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Hydrogen energy is a source of energy recently tapped to become one of the accessible forms of alternative energy, like wind, water, and solar energy. Engineers and scientists believe that hydrogen is a viable energy source because it is the most abundant element in the universe and is also the simplest of all elements, having just one proton and electron. Hydrogen energy is most beneficial to the environment, as it does not produce any toxic emissions when burnt.
Hydrogen may be the most abundant element in the universe, but on Earth, it is hardly present on its own; rather, it exists with other elements to form compounds and gases, such as with oxygen to form water. Other organic products that contain hydrogen include fossils, methanol, and other natural gases. Even algae and some bacteria contain hydrogen because they absorb sunlight, which, in turn, contains hydrogen because the Sun is basically a hydrogen-containing star. In order to create hydrogen energy, the hydrogen must be harvested from these compounds that undergo certain processes.
One of the most widespread method for producing pure hydrogen is electrolysis, which separates the hydrogen atoms from oxygen ones out of water. Electrolysis is very effective and is also environmentally-friendly because the process does not produce any polluting emissions. It is, however, not as efficient as it is very expensive to operate. Another method for harvesting hydrogen is steam reforming, which splits the carbon atoms from hydrogen ones from methane. Steam reforming is not as expensive as electrolysis, but is more harmful to the environment due to the carbon it releases in the air, causing a greenhouse effect.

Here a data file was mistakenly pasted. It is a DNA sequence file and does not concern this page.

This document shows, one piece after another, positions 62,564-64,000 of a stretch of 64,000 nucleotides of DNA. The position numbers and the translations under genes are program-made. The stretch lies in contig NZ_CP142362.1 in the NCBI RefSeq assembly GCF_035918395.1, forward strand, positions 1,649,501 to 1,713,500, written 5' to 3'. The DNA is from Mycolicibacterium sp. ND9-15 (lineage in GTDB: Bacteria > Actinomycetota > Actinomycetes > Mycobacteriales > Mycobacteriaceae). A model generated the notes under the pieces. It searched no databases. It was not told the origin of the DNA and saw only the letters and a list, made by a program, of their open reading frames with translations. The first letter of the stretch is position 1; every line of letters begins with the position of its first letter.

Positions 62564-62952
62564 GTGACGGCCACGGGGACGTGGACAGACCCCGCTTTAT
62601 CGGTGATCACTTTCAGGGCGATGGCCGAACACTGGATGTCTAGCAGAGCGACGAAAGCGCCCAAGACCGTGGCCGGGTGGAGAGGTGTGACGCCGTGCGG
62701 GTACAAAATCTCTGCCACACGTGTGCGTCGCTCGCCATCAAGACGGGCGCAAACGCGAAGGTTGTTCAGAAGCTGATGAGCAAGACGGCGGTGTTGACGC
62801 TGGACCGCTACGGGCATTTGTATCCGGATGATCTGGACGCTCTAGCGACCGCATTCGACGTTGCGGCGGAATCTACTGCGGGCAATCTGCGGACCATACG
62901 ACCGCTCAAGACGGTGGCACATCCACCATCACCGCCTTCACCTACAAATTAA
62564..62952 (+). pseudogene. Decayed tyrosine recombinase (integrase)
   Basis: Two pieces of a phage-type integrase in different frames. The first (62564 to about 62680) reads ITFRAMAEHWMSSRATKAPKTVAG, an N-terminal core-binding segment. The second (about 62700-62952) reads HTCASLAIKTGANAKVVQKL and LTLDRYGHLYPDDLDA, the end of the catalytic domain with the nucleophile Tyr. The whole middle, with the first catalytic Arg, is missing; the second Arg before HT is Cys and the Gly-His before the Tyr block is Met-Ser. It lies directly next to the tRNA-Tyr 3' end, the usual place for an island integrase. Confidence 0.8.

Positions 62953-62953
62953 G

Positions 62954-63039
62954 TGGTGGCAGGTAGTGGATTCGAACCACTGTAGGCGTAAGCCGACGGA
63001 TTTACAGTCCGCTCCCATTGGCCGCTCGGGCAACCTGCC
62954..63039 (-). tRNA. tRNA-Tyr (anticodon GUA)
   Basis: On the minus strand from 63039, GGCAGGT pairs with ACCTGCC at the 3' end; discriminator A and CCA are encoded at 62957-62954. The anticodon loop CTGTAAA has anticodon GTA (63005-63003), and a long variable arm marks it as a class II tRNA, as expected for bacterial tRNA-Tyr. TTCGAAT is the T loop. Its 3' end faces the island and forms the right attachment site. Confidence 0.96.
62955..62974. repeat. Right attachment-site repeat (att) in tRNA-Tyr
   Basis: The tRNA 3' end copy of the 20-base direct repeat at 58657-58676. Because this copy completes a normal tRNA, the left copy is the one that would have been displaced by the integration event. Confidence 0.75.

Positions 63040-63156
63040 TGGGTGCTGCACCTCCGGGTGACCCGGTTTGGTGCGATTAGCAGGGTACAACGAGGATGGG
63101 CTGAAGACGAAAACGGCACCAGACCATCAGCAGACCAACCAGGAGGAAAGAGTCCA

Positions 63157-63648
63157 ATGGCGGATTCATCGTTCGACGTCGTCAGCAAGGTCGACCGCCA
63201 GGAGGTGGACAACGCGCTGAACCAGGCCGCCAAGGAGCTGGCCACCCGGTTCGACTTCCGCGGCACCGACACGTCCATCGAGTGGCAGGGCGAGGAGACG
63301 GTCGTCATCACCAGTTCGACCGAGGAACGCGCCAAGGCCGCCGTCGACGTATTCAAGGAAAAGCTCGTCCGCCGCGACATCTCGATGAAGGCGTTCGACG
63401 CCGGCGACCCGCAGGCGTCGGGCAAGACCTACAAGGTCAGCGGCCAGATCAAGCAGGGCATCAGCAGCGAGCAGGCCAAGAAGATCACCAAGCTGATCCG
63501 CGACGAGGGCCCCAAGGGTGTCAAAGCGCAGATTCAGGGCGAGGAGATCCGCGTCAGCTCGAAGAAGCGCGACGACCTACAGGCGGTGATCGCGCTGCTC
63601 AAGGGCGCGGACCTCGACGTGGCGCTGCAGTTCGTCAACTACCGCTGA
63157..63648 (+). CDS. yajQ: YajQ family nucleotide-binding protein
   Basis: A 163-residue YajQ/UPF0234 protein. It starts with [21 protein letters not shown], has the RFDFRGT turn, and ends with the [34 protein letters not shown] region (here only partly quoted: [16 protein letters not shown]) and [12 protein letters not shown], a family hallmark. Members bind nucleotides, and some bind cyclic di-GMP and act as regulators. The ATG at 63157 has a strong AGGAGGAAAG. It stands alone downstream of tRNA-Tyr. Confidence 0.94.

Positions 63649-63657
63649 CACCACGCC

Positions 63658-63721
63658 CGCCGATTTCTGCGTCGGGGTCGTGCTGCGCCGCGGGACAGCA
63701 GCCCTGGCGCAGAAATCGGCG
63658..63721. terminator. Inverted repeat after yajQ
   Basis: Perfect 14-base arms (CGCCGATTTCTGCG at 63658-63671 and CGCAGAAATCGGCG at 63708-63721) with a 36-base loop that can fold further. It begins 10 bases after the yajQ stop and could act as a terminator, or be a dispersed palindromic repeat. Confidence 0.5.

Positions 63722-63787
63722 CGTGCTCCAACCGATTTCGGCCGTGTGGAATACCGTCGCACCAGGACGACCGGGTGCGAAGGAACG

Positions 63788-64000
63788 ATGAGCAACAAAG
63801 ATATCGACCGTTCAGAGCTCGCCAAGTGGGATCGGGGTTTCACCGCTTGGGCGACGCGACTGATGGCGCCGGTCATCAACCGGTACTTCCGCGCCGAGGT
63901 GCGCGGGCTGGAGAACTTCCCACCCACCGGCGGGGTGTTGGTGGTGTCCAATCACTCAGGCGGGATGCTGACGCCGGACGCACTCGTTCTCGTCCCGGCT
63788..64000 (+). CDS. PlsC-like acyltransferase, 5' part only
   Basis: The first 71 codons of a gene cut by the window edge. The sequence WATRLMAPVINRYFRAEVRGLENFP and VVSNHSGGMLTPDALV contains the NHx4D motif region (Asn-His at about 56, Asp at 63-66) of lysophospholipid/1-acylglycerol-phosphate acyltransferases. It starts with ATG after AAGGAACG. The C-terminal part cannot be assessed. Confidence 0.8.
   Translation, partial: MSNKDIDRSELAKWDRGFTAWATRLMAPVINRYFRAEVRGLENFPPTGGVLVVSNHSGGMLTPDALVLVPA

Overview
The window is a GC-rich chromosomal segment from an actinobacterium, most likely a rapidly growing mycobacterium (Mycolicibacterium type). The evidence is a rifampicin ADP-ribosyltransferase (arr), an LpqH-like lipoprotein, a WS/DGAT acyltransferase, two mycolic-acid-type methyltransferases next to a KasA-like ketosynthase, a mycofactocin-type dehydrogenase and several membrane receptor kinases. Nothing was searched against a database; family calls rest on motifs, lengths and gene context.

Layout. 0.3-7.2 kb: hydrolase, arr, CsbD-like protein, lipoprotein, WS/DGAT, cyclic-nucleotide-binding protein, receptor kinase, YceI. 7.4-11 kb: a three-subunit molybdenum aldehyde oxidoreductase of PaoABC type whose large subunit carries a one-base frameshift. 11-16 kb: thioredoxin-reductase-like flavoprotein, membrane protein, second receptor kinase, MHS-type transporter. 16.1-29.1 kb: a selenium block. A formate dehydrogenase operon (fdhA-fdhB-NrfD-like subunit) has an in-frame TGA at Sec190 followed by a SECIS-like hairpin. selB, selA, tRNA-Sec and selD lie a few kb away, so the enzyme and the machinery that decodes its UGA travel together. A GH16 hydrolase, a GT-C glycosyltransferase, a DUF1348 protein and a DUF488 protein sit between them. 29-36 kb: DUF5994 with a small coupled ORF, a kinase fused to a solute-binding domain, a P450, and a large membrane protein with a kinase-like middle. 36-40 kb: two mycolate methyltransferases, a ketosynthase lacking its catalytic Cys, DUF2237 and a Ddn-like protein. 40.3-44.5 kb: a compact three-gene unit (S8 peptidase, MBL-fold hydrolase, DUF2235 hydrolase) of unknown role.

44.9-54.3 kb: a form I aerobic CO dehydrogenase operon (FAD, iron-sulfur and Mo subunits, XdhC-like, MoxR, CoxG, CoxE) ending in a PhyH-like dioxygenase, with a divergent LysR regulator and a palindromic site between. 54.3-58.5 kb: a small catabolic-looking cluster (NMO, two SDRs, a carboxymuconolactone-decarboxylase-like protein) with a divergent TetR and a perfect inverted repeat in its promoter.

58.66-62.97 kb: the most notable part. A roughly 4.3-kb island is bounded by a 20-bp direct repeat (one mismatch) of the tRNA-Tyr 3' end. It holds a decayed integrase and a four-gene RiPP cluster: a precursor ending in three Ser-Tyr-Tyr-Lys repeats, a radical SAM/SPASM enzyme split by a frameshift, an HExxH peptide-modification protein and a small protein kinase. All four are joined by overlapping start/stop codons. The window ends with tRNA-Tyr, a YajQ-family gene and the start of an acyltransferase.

Under the process, the hydrogen reacts with the oxygen or the carbon and produces the hydrogen energy. In this way, the hydrogen itself is not the source of energy, but only acts as the carrier of energy. The extracted hydrogen is then stored in tanks in liquid form, making it easier to store and conserve. When it is to be used, the hydrogen is poured into fuel cells or batteries and in gas tanks. Hydrogen energy is even credited by the National Aeronautics and Space Administration (NASA) for successfully lifting off the space shuttles.
Aside from fueling space shuttles, hydrogen energy has been proven an effective fuel for cars, buses, and trains. The U.S. Energy Information Administration (EIA) has reported that there are over 300 buses and cars that use hydrogen fuel, and there are about 70 hydrogen-filling stations across the states. Hydrogen energy is also applied as a generator and power system in rural hospitals not reached by the electrical companies.